While thinking about the labor shortage, a saying attributed to Mark Twain crossed my mind: “There are three kinds of lies: lies, damned lies, and statistics.”
Let’s delve into the statistics to see if I can make heads or tails of the labor shortage. I’ve heard a wide range of explanations for the abundance of help wanted signs:
- Workers are too scared of COVID-19 to leave their houses.
- The economy is overheating due to Fed stimulus.
- High unemployment benefits incentivizing people to stop looking for work.
- Moms are unable to find childcare.
- Boomers are taking early retirement.
- Young people opting to quit the rat race before they start it.
What do the numbers say? Let’s start with the labor force participation rate. This includes every American currently working and looking for work.
Source: Federal Reserve.
Labor force participation dipped in the pandemic and hasn’t recovered. Just before COVID-19 blew up the world, 63.3% of Americans aged 15-64 were participating in the labor force. Today, that number is 61.6%.
A difference of 1.7% might not sound like much. But that’s 1.7% of 205 million people, or about 3.5 million people that have simply dropped out.
But who are these people?
They’re not lazy teenagers in need of a haircut and real job. The percentage of 16 to19 year olds in the workforce was 36.2% pre-pandemic, and it’s slightly higher today at 36.3%. It seems that rising wages motivated a small sliver of America’s youth to get off the couch!
They’re also not primarily moms struggling to find childcare. Labor force participation among women is down about 1.9%, not materially different from the general population.
What about Boomers deciding to hang up their cleats? Labor force participation among Americans 55 and older dropped 1.7%, from 40.3% to 38.6%, in line with the general population.
Of course, you can be “in the workforce” and not have a job. America has been a country of entrepreneurs since the very beginning, and we’ve all heard anecdotal stories of people quitting their jobs to take that leap. After living for nearly two years with the threat of a deadly virus, starting a business suddenly seems a lot less scary.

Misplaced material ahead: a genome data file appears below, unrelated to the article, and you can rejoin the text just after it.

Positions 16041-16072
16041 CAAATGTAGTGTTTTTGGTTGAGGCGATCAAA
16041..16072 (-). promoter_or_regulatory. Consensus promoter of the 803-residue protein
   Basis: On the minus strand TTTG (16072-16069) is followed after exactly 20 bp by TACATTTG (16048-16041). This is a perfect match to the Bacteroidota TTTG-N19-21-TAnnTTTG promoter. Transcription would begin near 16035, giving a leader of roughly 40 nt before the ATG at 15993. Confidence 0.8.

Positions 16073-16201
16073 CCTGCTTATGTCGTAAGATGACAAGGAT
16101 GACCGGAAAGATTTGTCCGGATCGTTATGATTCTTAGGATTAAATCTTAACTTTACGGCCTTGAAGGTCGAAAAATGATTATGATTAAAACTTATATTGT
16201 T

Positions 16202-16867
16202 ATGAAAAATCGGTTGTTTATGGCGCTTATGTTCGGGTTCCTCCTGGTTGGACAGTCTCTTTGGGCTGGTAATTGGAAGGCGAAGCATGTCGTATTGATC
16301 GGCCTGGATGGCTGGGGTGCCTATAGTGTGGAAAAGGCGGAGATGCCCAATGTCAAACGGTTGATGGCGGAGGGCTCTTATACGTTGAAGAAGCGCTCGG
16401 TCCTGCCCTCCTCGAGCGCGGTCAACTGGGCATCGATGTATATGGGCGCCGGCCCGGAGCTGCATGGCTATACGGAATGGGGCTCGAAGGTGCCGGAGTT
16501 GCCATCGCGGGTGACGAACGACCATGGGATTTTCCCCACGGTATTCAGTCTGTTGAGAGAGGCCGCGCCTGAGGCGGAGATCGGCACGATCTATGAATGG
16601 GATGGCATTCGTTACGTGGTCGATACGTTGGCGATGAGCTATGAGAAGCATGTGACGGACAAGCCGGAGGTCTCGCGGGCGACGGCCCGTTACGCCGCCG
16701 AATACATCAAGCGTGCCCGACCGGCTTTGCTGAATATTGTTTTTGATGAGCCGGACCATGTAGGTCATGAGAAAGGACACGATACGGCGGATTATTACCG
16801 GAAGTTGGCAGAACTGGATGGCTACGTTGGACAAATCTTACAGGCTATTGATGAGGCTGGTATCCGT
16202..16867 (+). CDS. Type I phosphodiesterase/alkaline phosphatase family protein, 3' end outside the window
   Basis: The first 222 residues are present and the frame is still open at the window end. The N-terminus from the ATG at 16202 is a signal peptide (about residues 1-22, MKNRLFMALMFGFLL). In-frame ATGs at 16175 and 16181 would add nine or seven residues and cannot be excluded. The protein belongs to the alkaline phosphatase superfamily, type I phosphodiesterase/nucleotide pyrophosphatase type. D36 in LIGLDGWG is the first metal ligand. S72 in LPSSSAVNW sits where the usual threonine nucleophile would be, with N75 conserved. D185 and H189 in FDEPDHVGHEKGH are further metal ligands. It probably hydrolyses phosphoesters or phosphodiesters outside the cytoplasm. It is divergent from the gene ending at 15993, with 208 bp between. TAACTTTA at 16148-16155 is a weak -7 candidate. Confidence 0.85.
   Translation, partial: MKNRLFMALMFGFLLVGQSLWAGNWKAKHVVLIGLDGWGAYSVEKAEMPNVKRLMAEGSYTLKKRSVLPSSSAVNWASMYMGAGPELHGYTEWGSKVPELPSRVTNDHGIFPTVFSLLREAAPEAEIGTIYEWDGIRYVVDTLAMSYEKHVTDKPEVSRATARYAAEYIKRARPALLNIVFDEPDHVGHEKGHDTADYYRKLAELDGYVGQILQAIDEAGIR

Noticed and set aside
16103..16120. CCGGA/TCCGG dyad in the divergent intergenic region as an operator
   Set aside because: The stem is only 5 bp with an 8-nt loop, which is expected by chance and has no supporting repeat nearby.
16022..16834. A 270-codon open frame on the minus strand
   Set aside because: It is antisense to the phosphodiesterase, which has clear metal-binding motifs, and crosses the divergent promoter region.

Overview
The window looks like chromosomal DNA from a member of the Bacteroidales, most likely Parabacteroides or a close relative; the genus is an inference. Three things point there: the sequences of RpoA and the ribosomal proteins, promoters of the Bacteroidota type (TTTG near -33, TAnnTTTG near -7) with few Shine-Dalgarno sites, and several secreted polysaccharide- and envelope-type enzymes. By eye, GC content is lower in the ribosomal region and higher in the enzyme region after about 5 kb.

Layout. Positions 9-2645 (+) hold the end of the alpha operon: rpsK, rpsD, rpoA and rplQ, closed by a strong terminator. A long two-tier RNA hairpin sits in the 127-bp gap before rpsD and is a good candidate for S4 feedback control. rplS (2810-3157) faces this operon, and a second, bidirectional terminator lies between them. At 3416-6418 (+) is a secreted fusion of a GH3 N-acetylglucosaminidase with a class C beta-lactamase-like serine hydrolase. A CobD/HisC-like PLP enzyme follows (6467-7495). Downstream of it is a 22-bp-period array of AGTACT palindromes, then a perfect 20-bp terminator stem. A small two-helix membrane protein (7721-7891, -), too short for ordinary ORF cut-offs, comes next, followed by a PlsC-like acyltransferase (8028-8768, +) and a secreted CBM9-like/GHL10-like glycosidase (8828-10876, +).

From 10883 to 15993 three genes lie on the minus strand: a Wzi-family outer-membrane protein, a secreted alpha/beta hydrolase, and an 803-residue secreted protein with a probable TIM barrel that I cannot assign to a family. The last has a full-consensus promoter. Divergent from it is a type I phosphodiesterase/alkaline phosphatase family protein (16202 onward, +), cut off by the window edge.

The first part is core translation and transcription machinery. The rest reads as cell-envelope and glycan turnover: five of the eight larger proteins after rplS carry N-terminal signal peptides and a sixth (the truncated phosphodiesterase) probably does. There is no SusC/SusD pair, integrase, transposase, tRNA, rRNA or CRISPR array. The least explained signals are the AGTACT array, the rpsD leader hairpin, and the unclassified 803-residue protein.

This is harder to prove in the data, as many small businesses are informal. But we can see it.
Before the pandemic, Americans were filing the paperwork for new business tax IDs at a rate of about 280,000 per month. That number has spiked to between 400,000 and 500,000 per month.
And again, these are only the businesses formal enough to get their own tax ID. We have no way of measuring how many side hustles have been started since mid-2020.
Source: Federal Reserve.
Many of these businesses will fail, and the would-be entrepreneurs will likely go back to being paycheck employers and employees. In my opinion, new workers will trickle back into the workforce in the years ahead.
Higher wages might also convince teenagers, stay-at-home moms, and would-be retirees to work in greater numbers.
In my view, a recession will cool off demand for labor in the short term, and cheap automation will replace it in the longer term. So, one way or another, this problem will get fixed.
But it’s not likely to happen overnight. So don’t be surprised if those help wanted signs stay posted a while longer.
This post first appeared on October 26 on the Money & Markets blog.
Photo Credit: Andreas Riemenschneider via Flickr Creative Commons
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